Interesting Facts About Bonfire Night & Guy Fawkes - London Pass Blog
Bonfire Night in London

Interesting Facts About Bonfire Night & Guy Fawkes

November 1, 2016 10:00 am

Bonfire night is a special time of year around the UK, especially in London. Read on to find out fascinating facts about this iconic date and the man behind it.

Remember, remember, the 5th of November… So starts a poem that resonates around many a school here in the UK. But why is the 5th of November so important and so iconic? And who on earth is this Guy Fawkes chap? You’ve no doubt seen the mask, but how did it all start, and what are these celebrations about? Discover more with these fascinating facts about Bonfire Night and Guy Fawkes…

  1. Guy Fawkes was born on the 13 April 1570. Ruling at this time was the Tudor dynasty; more precisely, King Henry VIII. Born a Protestant, at the ripe old age of 16, Guy converted to Catholicism, which was considered a troubling religion at the time.
  1. Fighting on the side of Catholic Spain, he became involved in conflict abroad, where he picked up the nickname Guido. This conflict was known as the ’80 Years War’. When Guy was arrested in London, he was forced to sign a document confirming his identity. He initially refused, but after torture, he buckled and signed. Interestingly, he signed with his acquired name, Guido.
  1. Bonfire night essentially celebrates the foiling of a plot by Guy Fawkes and his fellow conspirators to blow up the Houses of Parliament in London. We celebrate this by burning an effigy of Guy and launching a whole bunch of fireworks into the sky in a spectacular display. Some would argue that there’s little better than looking out over London and watching the copious fireworks displays light up the night sky.
  1. Guy Fawkes wasn’t hung, drawn and quartered, as was the fate awaiting him. Instead, Guy actually committed suicide in order to escape this extremely grizzly end. Following his untimely death, his body was subsequently quartered, and spread to the corners of the country. This was to serve as a deterrent for any would-be perpetrators.
  1. 36 barrels of gunpowder were used during the plot – which some argue would have been plenty to blow up Parliament at the time – but others claim that the gunpowder was too old and wouldn’t have exploded as expected if it had been ignited.

Bonfire Night Guy Fawkes

  1. At Bonfire Night, it isn’t just fireworks that light up the evening, we also use copious amounts of sparklers. Sparklers can be five times hotter than cooking oil, and rocket fireworks have been known to reach speeds of up to 150mph. That’s impressive!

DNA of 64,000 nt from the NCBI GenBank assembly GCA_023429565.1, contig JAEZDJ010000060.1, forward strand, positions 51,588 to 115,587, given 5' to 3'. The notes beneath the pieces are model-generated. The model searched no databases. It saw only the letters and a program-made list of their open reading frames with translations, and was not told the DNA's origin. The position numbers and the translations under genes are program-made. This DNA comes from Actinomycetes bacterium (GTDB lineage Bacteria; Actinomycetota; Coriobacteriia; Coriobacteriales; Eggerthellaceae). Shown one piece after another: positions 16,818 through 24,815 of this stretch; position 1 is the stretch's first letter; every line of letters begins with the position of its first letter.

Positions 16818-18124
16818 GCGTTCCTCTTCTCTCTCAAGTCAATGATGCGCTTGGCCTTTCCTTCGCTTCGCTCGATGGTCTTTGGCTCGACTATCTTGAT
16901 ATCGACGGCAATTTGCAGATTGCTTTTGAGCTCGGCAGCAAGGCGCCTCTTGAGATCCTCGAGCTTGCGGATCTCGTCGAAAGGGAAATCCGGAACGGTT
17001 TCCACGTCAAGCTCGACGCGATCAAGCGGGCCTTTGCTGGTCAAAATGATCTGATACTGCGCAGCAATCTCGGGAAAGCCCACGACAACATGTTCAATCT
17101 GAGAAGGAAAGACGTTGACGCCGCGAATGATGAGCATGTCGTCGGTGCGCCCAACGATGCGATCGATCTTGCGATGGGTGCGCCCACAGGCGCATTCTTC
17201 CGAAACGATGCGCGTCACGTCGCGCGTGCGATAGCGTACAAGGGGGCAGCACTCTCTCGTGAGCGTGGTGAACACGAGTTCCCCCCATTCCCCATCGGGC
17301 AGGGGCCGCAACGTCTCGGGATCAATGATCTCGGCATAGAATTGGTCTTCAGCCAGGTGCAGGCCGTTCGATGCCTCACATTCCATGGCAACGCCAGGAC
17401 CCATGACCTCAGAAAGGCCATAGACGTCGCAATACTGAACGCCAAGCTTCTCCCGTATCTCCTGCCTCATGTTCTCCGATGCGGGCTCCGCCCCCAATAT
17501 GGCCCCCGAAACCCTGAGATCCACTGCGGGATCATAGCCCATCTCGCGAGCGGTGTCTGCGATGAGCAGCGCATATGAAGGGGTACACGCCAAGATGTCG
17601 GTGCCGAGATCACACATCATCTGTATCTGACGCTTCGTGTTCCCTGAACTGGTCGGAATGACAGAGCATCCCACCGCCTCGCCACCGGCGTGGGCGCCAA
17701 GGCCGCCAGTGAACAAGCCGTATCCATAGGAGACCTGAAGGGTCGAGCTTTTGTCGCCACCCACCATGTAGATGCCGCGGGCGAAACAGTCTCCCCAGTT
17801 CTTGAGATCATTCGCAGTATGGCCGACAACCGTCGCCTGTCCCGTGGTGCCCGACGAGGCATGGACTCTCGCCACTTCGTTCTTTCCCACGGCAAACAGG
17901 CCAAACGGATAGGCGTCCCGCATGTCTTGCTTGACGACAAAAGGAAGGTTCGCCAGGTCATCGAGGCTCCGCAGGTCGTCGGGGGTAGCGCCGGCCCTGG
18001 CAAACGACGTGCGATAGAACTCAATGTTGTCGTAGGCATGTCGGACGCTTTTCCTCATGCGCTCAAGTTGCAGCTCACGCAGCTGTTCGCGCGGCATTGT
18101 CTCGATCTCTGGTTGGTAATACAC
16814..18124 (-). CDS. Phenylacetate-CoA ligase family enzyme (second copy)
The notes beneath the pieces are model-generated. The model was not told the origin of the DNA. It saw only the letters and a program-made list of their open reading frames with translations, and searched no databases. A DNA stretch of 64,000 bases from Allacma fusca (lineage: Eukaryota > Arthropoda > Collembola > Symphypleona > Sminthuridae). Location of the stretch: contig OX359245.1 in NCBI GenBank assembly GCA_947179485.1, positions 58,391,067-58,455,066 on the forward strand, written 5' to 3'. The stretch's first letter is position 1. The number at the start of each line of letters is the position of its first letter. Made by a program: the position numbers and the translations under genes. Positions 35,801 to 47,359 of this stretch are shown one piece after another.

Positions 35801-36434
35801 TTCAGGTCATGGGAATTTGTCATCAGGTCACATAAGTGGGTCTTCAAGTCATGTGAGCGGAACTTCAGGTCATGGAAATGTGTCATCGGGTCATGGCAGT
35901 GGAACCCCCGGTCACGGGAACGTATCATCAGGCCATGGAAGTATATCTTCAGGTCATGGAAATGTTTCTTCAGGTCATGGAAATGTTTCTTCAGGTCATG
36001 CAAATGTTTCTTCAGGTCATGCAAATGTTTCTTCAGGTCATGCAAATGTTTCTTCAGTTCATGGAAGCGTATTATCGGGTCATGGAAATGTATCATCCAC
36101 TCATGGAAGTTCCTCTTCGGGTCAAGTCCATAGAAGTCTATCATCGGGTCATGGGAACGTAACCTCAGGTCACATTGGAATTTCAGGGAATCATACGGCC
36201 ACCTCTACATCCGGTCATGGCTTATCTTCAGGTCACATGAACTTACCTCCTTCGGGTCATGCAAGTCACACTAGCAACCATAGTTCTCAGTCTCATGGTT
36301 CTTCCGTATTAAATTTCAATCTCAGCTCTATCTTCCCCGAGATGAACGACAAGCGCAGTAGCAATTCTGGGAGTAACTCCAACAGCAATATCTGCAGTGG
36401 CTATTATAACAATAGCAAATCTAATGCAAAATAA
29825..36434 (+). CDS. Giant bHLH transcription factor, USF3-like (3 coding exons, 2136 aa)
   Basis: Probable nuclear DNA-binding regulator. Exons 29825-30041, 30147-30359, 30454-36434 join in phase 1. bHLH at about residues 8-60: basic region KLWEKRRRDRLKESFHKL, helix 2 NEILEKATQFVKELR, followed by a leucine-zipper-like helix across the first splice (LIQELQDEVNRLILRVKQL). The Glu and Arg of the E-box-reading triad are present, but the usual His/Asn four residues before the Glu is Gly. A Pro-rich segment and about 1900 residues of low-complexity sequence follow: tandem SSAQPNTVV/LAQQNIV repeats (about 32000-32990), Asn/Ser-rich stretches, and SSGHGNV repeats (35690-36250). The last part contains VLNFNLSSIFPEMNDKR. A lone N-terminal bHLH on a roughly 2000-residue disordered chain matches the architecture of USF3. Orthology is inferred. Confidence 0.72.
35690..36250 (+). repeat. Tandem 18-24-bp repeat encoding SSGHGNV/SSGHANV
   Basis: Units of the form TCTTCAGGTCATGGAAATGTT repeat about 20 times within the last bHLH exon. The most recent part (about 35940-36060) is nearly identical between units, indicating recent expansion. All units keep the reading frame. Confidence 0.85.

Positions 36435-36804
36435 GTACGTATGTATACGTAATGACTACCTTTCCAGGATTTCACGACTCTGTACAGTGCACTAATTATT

1. Up until 1959 – yes, 1959 – it was illegal to not celebrate Bonfire Night in Britain. However, there was a school in York (coincidentally the school that Guy himself attended) that was an exception to the law. To this day, they still, perhaps rightly so, refuse to burn this effigy that’s representative of one of their former pupils. No headmaster is that cruel, right?
  1. It’s alleged that the first meeting between the conspirators was in the Duck and Drake pub in the Strand, so it probably started as one of those discussions you have with your friends whereby you claim you’re going to go for it, and you’re going to make that big bold move. Except these guys didn’t wake up the next day with ‘the fear’ and they actually followed through – well, almost – with their plan.
  1. Other traditions around Bonfire Night include Penny for the Guy and apple bobbing, which are great fun and truly encapsulate a family and fun-loving spirit. If you don’t know what Penny for the Guy is, think trick-or-treat, but with a home-made Guy doll for company. Those pesky kids won’t give up in their pursuit for that hard-earned cash!
  1. Guy Fawkes was arrested while he was guarding the explosive barrels planted under Parliament, and he was tortured until he gave up the names of his fellow conspirators, along with finally offering up his real name, as we know. Well Guy, ahem, Guido, you got caught in the end, and the potentially nation-changing event was avoided. Just.

Whatever you get up to, Bonfire Night is full of rich history, celebrations and it’s fun for all the family. Whether you’re heading to one of the many public events, or if you’re planning to celebrate with friends, it’s a truly magical time to come and visit London. Did we miss your favourite Bonfire Night or Guy Fawkes facts? Let us know in the comments!

1 Comment

  • Pavel Petrov says:

    Actually he was one of the last ones to be “hired” for the plot. They consider him as a mastermind of the whole thing since he knew about gunpowder which was a rare thing at that time.

    Good article btw:)

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